international timeline since 1625

The full history of student protest globally is out of the scope of this archive. 

Below is a condensation of events most relevant to Black Student Activism. 

Haitian revolution   
To say that the history of the Haitian revolution begins with the French Revolution (1789-1799) or the arrival of Christopher Columbus to Northern Hispaniola (1492), is to obscure the long lasting struggles of Indigenous and enslaved Black and Brown peoples of Haiti and the surrounding areas. Amongst other Indigenous Peoples of the Caribbean, the Taíno Peoples’ lands include what is now Cuba, Hispaniola (the Dominican Republic and Haiti), Jamaica, Puerto Rico, The Bahamas, as well as parts of the Lesser Antilles.
 

1625

1791

1793

1794

1796

1803

1804

South Africa 
South Africa was the site of large-scale student activism concurrent with larger civilian unrest during the struggle against apartheid. Students played a pivotal role in this uprising, and unfortunately also incurred some of the worst violence and governmental prosecution.  
 

1960

1960-1980

Overview of South African Black student activism organization. 

1976

June 16, 1976

Over 10,000 students in the town of Soweto, South Africa march in opposition to a decree imposing Afrikaans as the official language taught in middle and high schools. Police fire on the crowd, killing two, and sparking an uprising that spread across the major urban centers of South Africa.

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2015

2015

#Rhodesmustfall, aimed at removing statues and monuments dedicated to Cecil Rhodes on South African college campuses, takes off.

2016

2016

In the fall, Black students at University of the Witwatersrand and University of KwaZulu-Natal over rising tuition and fees that inhibit lower income Black students.

Brazil
 

Brazil's student protest history includes a clash between the UNE, an organization representing students, and opposing conservative groups, including the new governmental regime of 1964.

1930

1930

 History of Student Protest of Brazil.  A synopsis of student activism in Brazil beginning in 1930 and ending in 1968. 

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1938

1938

Formation of the União Nacional dos Estudantes (UNE), an organization representing millions of students designed to improve higher education conditions. The group became antifascist and was active during WWII, protesting against Brazil’s failure to denounce Axis powers.

1964

1964

In the wake of a military coup, the UNE was targeted by conservative groups for siding with the previous president João Goulart.  The organization’s headquarters was burned down by conservative civilians.The new regime saw the UNE as antagonistic and threatening. In November of 1964 they passed Law No. 4464, also known as “Lei Suplicy”This law made the UNE illegal, and furthermore criminalized politicization and activism in the classroom.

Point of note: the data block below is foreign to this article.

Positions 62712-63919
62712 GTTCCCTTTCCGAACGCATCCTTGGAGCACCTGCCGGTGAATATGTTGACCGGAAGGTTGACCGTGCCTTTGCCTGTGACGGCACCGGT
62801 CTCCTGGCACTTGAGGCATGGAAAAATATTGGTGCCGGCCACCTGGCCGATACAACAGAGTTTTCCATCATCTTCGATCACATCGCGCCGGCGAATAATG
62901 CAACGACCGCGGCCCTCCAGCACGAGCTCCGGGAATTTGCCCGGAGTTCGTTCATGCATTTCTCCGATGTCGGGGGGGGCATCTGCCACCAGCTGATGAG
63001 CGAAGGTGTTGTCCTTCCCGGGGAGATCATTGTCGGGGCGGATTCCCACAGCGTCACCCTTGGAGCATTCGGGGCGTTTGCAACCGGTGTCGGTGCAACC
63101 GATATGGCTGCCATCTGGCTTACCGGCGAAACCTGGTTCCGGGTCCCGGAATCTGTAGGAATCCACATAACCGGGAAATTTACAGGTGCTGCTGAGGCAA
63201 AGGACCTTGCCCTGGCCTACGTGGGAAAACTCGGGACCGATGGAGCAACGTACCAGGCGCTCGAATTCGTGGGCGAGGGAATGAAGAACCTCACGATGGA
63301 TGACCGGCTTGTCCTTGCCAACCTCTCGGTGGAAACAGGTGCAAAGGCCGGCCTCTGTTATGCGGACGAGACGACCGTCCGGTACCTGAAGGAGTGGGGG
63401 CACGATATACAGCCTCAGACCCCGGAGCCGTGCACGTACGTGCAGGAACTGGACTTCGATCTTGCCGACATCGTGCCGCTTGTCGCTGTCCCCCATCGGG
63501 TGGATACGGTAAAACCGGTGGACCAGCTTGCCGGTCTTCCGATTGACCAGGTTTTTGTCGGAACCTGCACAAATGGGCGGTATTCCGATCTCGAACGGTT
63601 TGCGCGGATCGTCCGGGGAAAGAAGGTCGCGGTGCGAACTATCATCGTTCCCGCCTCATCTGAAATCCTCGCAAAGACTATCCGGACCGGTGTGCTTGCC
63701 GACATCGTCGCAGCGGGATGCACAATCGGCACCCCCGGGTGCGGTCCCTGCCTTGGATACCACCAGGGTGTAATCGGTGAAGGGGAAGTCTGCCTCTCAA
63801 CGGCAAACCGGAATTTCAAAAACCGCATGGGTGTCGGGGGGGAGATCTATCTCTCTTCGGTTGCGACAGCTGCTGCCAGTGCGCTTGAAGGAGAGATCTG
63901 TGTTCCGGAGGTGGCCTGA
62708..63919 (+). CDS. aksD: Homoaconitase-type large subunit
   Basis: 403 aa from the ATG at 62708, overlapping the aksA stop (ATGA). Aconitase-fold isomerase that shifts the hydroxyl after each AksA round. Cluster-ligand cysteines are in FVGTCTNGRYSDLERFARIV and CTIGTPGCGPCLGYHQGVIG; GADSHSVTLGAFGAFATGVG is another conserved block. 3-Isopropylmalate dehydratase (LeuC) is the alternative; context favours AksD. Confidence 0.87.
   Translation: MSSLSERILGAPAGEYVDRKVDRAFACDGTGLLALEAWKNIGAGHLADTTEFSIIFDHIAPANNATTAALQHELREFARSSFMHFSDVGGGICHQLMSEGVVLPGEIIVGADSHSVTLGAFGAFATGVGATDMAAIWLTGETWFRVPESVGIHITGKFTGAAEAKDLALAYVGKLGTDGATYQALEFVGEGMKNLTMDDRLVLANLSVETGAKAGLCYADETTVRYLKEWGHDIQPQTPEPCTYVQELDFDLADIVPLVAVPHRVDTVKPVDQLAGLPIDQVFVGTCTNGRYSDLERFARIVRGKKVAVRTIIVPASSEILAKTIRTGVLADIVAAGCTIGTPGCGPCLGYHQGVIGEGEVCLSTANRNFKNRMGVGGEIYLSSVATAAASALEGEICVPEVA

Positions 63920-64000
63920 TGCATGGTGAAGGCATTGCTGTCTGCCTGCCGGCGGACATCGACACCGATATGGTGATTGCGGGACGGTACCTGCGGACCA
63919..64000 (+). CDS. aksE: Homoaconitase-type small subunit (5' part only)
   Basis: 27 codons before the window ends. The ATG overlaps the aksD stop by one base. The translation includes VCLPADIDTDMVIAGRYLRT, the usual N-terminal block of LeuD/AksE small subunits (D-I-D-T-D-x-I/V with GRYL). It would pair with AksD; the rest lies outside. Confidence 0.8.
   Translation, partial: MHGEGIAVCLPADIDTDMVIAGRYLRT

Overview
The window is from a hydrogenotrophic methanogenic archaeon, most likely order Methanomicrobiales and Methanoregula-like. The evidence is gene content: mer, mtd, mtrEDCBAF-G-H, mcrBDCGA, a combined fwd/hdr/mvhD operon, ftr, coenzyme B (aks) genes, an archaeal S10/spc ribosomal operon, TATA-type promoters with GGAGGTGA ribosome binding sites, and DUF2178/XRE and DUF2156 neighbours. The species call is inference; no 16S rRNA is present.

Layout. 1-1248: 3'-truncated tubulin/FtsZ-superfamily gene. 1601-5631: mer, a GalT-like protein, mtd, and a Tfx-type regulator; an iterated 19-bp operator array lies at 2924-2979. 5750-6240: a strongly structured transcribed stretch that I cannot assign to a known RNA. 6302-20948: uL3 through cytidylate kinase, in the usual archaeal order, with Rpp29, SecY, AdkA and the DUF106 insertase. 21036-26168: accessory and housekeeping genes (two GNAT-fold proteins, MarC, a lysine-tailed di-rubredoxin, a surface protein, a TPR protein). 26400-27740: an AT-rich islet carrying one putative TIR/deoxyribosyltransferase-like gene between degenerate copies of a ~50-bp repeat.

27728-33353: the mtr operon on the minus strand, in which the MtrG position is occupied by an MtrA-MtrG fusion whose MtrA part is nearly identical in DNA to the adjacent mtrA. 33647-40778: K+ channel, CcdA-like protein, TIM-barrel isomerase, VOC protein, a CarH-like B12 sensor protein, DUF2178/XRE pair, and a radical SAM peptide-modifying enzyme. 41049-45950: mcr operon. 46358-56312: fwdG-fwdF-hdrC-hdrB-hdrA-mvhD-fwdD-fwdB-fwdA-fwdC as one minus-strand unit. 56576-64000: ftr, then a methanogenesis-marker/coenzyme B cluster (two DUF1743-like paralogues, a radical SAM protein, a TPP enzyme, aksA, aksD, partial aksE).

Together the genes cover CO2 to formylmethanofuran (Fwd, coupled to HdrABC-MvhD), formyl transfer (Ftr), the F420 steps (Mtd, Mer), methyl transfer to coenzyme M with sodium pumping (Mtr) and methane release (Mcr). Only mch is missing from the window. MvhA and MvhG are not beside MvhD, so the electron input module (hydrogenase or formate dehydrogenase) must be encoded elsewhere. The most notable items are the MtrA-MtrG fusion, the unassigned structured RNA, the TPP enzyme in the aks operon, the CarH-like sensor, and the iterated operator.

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2016

2016

Protesters in favor of first female Brazilian President (not just a student protest, but students were heavily involved).

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2016

Student occupations.

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Guyana 
Recently, Guyana has faced many protests over tuition increases combined with sub-par facilities, which have not improved appreciably in the face of the tuition hikes.
 

2016

2016

University of Guyana students protest raise in fees/tuition made without their knowledge, angry about the school not making any changesto things they cared about

Paris, France  
Paris has been romanticized as an accepting place for Black folks, especially Black artists. The contrast between this myth and the reality of institutionalized racism and history of colonization has created a hotspot for Black student protests.
 

2005

2016

July 19, 2016

“Death while in police custody of Adama Traoré, a 24-year-old black man,” brought the Black Lives Matter Movement of Paris into the spotlight as protests sparked across the country.

February 23, 2016

Students protest the rape of a black student.

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1968  
The year of “Everyone to the Barricades,” as described by the Guardian. Beyond the United States, 1968 saw a wave of student uprisings, and political upheaval across the globe. The intensity and culture of protests varied across nations.
 

March 8, 1968

Polish political crisis began. 

March 8, 1968

Summer Olympics in Mexico City. 

Atelier Populaire 

a student collective that produced a vast amount of artwork in Paris during the protests.

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October 2, 1968

Government forces and police kill between 30 and 300 protesting civilians, mainly students, as part of a larger “Dirty War” of political repression.

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Brazil

The killing of Edson Luis at the hands of police sparked nationwide protests, culminating in the passage of Institutional Act No. 5, which ushered in an era of governmental surveillance and restriction of civil liberties.

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